Armonk, New York photographer June Greenspan has spent her professional career trying to capture people and their passions. Fascinated by diverse occupations and interests, Greenspan spends her time photographing the unique individuals she encounters. “Most of my work is from my travels, and the people I see when I travel,” she says. “I am a people photographer.”
When visiting Gettysburg with her husband, she spotted a reenactor dressed as a confederate soldier. In that moment, she wondered why the man was there and knew she had to photograph him. “I became like a director,” Greenspan explains, giving him directions on how to pose. The result of this encounter: a Sunset Print Award in the Master Artist category at the North-East District PPA print competition for her piece, “A Calculating Commander.”
From a young age, Greenspan viewed herself as an artist. As a student, she studied the fine arts at Carnegie Mellon in Pittsburgh where she earned her Bachelor of Science and Arts degree and went on to earn her Masters of Science and Arts from the Pratt Institute in New York. Greenspan shared her love for art as an art educator, and teaching print making at University of California, San Diego.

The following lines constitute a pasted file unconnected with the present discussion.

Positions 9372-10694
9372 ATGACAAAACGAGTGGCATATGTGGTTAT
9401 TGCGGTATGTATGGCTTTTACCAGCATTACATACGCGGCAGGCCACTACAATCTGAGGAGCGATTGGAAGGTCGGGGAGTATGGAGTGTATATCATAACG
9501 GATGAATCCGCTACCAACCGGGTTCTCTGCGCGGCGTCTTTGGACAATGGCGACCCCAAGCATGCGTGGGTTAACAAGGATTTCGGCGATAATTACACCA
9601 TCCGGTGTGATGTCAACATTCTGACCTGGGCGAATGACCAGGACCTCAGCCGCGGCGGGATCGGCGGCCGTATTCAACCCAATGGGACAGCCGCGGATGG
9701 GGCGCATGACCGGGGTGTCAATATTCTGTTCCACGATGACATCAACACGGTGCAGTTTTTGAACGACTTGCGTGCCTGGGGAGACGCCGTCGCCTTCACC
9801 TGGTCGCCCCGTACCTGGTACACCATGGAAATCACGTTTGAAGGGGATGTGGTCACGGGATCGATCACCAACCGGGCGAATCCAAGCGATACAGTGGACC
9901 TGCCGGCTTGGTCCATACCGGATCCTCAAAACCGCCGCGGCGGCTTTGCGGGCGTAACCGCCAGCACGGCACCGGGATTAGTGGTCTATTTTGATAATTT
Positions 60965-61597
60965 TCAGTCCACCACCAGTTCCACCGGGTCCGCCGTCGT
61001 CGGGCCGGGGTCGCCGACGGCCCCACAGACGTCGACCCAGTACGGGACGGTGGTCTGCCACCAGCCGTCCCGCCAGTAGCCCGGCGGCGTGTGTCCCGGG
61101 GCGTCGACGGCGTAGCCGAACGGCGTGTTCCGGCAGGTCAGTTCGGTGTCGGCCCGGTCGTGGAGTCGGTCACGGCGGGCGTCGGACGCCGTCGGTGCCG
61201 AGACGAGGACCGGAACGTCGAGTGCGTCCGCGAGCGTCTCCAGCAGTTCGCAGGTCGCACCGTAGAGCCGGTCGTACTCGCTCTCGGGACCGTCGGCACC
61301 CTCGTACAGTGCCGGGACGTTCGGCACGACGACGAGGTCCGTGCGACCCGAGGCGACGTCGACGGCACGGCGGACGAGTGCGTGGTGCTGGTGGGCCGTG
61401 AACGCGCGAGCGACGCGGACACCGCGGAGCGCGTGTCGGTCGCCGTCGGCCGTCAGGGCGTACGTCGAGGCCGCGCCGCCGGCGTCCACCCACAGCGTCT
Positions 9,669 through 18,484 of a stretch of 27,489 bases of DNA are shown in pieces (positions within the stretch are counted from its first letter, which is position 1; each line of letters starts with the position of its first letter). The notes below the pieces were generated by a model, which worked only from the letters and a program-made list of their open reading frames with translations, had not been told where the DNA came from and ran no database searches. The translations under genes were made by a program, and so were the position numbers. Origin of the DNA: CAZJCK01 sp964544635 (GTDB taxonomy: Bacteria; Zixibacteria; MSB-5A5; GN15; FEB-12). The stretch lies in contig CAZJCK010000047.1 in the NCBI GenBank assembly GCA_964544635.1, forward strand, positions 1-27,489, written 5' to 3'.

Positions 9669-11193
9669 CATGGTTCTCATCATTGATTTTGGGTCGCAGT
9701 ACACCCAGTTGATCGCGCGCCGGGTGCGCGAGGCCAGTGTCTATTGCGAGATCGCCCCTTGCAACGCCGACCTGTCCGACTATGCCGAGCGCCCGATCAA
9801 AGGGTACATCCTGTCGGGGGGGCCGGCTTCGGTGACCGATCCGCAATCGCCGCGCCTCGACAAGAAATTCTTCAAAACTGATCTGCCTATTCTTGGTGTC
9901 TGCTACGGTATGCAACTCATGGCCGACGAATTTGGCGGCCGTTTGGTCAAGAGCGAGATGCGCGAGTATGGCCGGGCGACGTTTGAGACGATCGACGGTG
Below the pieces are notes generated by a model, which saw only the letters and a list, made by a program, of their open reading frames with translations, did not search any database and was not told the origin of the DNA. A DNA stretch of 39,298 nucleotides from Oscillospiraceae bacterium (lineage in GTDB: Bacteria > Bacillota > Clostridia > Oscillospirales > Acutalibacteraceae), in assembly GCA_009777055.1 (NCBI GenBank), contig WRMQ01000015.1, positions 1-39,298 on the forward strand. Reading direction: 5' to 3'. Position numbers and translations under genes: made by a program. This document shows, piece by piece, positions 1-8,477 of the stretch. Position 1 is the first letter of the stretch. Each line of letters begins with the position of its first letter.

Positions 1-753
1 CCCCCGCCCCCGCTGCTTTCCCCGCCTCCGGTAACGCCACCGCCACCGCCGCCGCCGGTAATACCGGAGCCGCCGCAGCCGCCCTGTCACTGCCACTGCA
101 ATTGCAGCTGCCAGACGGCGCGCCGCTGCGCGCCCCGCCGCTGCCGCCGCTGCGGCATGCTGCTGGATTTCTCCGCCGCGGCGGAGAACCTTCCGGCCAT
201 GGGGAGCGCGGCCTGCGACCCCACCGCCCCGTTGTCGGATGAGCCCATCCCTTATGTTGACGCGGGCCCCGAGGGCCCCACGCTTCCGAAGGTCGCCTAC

She first tried her hand at photography in the early 2000s after observing photographers using antique snapshots at weddings. When she tried it herself, she explains how she found out that she was quite good at it, saying, “I picked it up very quickly.” But just as she was beginning her career, film photography began moving over to digital. Greenspan embraced the change, purchased a digital camera, and became a professional photographer.
With the move to digital, Greenspan utilized her school experiences with computer graphics to incorporate Photoshop into her work. It was at that time when, as Greenspan describes it, she became a “photographic artist.”
“I was really good at Photoshop; I could become an artist again and began doing photography as an art.” To this day, Greenspan uses the technology to transform her photographs into paintings. “I really paint on the computer; they kind of look like paintings. It’s very textural and atmospheric, and emotional.”
Greenspan spent at least a week editing and rearranging “The Calculating Commander,” using Photoshop. Like her other paintings in which she sets her subjects in breathtaking landscapes or architecture, the Commander is set on a battlefield, equipped with his canteen and sword.
“I’m really proud that I’ve gotten to this point,” she says. “I love what I do.” This winning work captures both Greenspan’s passion for photographing real people doing the things they most enjoy, as well as her own passion for her work.